2. 2. Startup Appalachia Accelerating the Entrepreneurial Economies in Appalachia Project NarrativeSection III: To be completed by the Project Leader1. Clarify the short-term and long-term results of the project.The long-term vision of Seeds of Change Appalachia (SOCA) is to end poverty, grow jobs, andimprove health while caring for the environment in Appalachia through the incredible power oflocally grown food. This vision will be accomplished by strengthening the local economy andcreating jobs and opportunities in all aspects of agriculture and food production. In turn, thiswill boost nutrition by improving access to healthy, locally produced foods, especially for lowincome families, and improve the environment by supporting responsible agriculturalpractices. The Heifer USA domains of change are the cornerstones that SOCA is using to establishthe 4 year goals for this region.The guiding Heifer goals and measures include:1. Food Security Goal: Low income and food insecure individuals have access to nutritioushealthy food. In order for individuals to thrive, they must have access to and be consuming healthynutritious food. Awareness and understanding of the connection between food and health is criticalto addressing issues of hunger and diet related disease. Impact indicators include: number of families(a) receiving or having access to healthy food, (b) having or participating in gardens, (c) participatingin food processing, e.g., canning/freezing etc.2. Livelihood Security Goal: Low income and food insecure individuals have diversifiedlivelihood security strategies. Resilience and diversified income strategies are critical to liftingcommunities and individuals out of poverty. The skills and ability to access living wage jobs andbusiness ownership opportunities build healthy local economies and distribute wealth withincommunities and among low income and food insecure populations. Impact indicators include:percentage increase of impact households with wage income from formal sector work (i.e., livingwage job).3. Natural Resources: Natural resources are equitably accessible and responsibly used for ahealthy living environment. The environment and its natural capital such as land, water, air andbiodiversity are essential to the health of communities. Equitable access and ownership to andresponsible stewardship of natural resources lead to healthier communities and greater economicdevelopment. Impact indicator: percentage increase of acres being transitioned from conventional tosustainable or organic forms of production and/or percentage increase of acres brought back intoagriculture production.4. Social Equity Goal: Low income and food insecure individuals share in equitabledistribution of power and resources. Social equity is the objective of all the strategiesimplemented in the communities where Heifer works. Social equity ensures fair access, ownership,and leadership that allow individuals to participate fully within their communities and within thelarger society. Impact indicators include: percentage increase in business ownership by racial andethnic minorities, women and other disadvantaged populations.The short term goals (Five Years) related to the Seeds of Change Initiative in the High CountryRegion are two-fold:High Country Region Goal 1: Develop a regional system for self-reliance that increasesaccess to healthy, locally grown food and diversifies opportunities for household income forGenuine Need Population (GNP).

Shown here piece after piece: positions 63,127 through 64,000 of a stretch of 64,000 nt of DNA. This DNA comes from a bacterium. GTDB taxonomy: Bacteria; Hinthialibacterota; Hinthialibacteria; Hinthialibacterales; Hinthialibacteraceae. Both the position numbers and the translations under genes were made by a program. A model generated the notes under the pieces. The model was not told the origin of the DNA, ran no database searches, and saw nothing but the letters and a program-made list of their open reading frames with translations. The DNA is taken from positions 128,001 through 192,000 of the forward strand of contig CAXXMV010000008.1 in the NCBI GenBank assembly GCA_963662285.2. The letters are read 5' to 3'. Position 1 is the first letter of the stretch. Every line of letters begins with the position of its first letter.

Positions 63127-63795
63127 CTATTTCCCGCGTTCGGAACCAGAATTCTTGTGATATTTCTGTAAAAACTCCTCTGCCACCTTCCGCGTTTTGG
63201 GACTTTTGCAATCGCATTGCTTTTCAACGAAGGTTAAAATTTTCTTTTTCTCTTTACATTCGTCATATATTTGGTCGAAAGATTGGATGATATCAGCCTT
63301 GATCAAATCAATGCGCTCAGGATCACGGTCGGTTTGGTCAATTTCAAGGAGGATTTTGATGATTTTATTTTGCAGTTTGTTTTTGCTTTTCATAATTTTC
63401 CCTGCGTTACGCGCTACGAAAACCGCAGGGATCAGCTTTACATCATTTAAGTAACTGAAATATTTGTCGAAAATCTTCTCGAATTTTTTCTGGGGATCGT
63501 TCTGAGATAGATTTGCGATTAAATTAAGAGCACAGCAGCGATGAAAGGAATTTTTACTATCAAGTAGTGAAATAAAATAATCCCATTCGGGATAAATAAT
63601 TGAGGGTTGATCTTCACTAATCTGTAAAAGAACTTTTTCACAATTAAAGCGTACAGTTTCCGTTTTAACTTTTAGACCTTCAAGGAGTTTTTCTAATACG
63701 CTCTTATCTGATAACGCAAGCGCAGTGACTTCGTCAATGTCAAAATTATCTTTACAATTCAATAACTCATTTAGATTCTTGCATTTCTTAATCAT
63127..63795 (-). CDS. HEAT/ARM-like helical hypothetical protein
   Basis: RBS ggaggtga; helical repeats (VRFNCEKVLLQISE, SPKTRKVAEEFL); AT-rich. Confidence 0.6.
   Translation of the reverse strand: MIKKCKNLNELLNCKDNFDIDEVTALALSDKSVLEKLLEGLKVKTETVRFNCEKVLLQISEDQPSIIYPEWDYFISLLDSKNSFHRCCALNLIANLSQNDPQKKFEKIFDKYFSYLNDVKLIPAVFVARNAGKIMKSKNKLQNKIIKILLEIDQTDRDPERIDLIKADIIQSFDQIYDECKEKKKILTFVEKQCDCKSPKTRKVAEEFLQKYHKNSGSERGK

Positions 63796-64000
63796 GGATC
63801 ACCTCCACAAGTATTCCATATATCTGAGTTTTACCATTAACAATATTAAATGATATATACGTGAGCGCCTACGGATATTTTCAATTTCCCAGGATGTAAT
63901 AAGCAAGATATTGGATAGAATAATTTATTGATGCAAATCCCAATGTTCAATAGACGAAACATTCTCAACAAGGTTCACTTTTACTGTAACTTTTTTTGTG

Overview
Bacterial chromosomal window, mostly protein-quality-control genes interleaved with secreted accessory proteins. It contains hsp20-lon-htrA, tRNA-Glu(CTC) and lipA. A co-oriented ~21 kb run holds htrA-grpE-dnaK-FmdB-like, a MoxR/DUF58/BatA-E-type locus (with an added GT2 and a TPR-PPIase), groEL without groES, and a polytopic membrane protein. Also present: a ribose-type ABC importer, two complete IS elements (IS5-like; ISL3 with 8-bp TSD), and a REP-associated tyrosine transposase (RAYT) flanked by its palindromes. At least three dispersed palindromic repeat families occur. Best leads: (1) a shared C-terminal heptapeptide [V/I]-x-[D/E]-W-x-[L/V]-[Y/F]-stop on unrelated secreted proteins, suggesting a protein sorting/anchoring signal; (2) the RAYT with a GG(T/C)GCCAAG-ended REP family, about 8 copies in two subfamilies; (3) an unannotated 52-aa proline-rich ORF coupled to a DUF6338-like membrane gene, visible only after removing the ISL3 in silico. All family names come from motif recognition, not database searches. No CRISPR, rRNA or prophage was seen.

3. 3. Startup Appalachia Accelerating the Entrepreneurial Economies in Appalachia Project NarrativeThe primary strategy to meet this goal currently being implemented through the Seeds of ChangeAppalachia is: Develop a system of education, networking and training to build the knowledge, connections and skills necessary to (1) increase the amount of sustainably produced food by our Genuine Need Population and for others that are the low income food insecure but not able to farm; and (2) create targeted and attainable opportunities for the diversification and/or household income of our Genuine Need Population. Objective 1. By 2016, 6,200 low income food insecure households (families) in the SOCA region will have access to fresh local food for consumption. Activities for year one: o Community gardens are established and monitored by coalition partners o Families receive plants, tools and training in gardening o Local farmers, farmers markets, farm stands provide surplus or gleaned produce to food pantries or processing sites o Women and families receive training on preserving seasonally abundant produce for year around use Objective 2. By 2016, 4,000 low income food insecure families have diversified or increased household income. Activities for year one: o Expand growing season with and provide training on the use of high tunnels and sustainable gardening/agriculture methods o Provide on the job training in P.A.D and shared use facilities and commercial kitchens o Develop a business and entrepreneur development support network o Provide training business trainingHigh Country Region Project Goal 2: Develop and maintain a financially viable regional foodsystem that creates living wage jobs, establishes local ownership, and increases diversemarkets for locally sustainably grown food.The strategies currently being implemented through the High Country Seeds of Change initiative tomeet Goal 2 are: Increase Sustainable Ag Production, Develop Critical ―Missing‖ Infrastructure, and a Diversity of Markets. Limited resource farmers need long term (1) sustainable agriculture technical assistance and entrepreneurship skills; (2) access to a diversity of community capital and markets; 3) and access to viable and regionally based and processing, aggregation and distribution enterprises. The coalition will work to develop a coordinated system of technical assistance and access to agriculture equipment investment to increase production and profits of sustainably grown products for the limited resource farmer. Developing critical business development and planning capacity. The core team and steering committee will set up a food systems task force to review existing infrastructure assessments for the region. Objective 1: By 2016, 750 limited resource farmers and food entrepreneurs are operating viable food and farm enterprises and are generating a diversity of income at the household level. Activities for year one: o Develop cross sector program partners and design and implement programs